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Solo Arte,
Leading Irish and European Art Dealers
Based in Waterford City,

Email:   Mobile: +353 86 1719096 or Mobile: +353 86 606 1377

Tuesday, February 4, 2014

Forged Marc Chagall Painting

When British collector Martin Lang submitted one of his paintings to a French committee, he was hoping to find out if it was an authentic work by Marc Chagall.
But not only did the Chagall Committee declare the painting a forgery, it said Lang's painting should be burned under strict French laws that protect artists' works.
Lang, 63, said Monday he was frustrated with the decision but he still hopes the painting will be returned to him.
Describing his shock at the ruling, Lang said: "It was just total disbelief that they would want to destroy it."
"I'm not attacking the committee — I just want them to please reconsider. They could just mark it unoriginal and send it back," he told The Associated Press.
The businessman bought the watercolour of a reclining nude woman for £100,000 (about $182,900 Cdn) in 1992, believing it to be an authentic Chagall dating from around 1909 to 1910.
Lang's son recently called in experts from a BBC show about forgeries to determine if it was real. According to the BBC, the painting surfaced in Russia after the 1991 fall of the Soviet Union and was offered to Lang at a fraction of its value.
The painting was eventually sent to the Chagall Committee in Paris for a final ruling. The committee — run by the Russian-born artist's grandchildren to protect his legacy — ruled it was a fake and said it would be destroyed under French law.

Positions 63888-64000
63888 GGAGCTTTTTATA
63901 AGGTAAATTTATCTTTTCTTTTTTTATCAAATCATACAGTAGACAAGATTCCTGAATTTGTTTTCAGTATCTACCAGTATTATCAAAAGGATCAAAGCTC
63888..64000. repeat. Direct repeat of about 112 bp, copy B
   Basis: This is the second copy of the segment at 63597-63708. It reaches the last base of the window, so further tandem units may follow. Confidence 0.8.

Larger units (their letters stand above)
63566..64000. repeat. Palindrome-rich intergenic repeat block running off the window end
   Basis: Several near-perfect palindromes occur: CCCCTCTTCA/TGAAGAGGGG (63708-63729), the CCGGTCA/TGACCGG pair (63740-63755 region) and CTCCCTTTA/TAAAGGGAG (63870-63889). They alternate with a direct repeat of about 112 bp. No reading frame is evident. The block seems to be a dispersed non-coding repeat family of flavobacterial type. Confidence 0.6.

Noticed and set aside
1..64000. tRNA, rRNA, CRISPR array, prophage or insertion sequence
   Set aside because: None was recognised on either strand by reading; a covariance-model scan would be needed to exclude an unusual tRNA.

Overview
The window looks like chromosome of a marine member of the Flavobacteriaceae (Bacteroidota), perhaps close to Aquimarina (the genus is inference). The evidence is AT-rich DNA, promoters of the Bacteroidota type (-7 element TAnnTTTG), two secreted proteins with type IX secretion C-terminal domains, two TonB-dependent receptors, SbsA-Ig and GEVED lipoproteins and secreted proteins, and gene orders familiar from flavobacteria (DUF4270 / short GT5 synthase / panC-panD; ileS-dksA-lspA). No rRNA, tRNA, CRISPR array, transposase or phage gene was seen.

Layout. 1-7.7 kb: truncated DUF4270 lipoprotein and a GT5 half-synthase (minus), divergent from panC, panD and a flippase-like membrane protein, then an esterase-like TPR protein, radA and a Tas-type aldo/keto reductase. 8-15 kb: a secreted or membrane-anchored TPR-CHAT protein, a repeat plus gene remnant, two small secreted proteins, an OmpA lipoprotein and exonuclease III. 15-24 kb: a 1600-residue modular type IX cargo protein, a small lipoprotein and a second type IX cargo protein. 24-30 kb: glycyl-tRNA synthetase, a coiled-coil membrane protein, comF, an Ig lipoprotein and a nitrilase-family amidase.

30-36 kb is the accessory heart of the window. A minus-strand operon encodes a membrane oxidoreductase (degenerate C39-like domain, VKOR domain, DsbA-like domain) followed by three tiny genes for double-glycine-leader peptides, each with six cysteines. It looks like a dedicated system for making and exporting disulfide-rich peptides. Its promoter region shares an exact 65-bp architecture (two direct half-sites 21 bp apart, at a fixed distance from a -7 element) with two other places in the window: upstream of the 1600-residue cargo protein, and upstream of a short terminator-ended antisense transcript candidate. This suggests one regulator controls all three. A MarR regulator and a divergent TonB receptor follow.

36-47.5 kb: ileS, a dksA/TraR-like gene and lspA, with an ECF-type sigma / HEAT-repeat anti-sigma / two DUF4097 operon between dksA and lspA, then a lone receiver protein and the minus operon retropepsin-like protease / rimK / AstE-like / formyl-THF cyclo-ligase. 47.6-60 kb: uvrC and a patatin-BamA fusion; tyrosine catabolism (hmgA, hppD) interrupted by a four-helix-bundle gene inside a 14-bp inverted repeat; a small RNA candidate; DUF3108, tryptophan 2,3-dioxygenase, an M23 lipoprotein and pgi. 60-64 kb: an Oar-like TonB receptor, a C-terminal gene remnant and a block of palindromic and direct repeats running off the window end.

Lang said he did not understand why art collectors like him should be punished for forgeries.
"It seems to be dissuading honest people from coming forward to have their art verified. It seems to be the wrong way of doing it," said Lang, a property developer from the northern city of Leeds.
The Chagall Committee declined to discuss the case Monday.
CBC News

Saturday, February 1, 2014

Spanish Art Trade

The Spanish art trade is breathing a huge sigh of relief after the government decided last week to slash sales tax on works of art to 10 per cent, down from the previous punishing rate of 21 per cent, introduced in 2012. The welcome news comes three weeks ahead of the opening of Arco, the country’s leading art fair.
The cut was welcomed by Arco director Carlos Urroz: “The 21 per cent tax was terribly hard for Spanish galleries, and it sapped confidence among buyers,” he said. “We hope this change will [give] collectors the will to spend again.”
Spanish deputy prime minister Soraya Sáenz de Santamaria said the government had recognised that the previous rate was a “brake on the competitiveness of the Spanish art market” – with the equivalent tax standing at 10 per cent in France, 6 per cent in Belgium and 7 per cent in Germany.

Georgina Adams FT
Richard Argreiter
Elisabeth Bauerstein
Pauline Bewick
Patrick Cahill
Martin Finnin
Franz Lettner
Arthur Maderson
TJ Miles
Margit Piffer
Franz Posch
Anna Maria Rossi-Zen
Alfons Walde
Kenneth Webb
Susan Webb
Johann Weinhart
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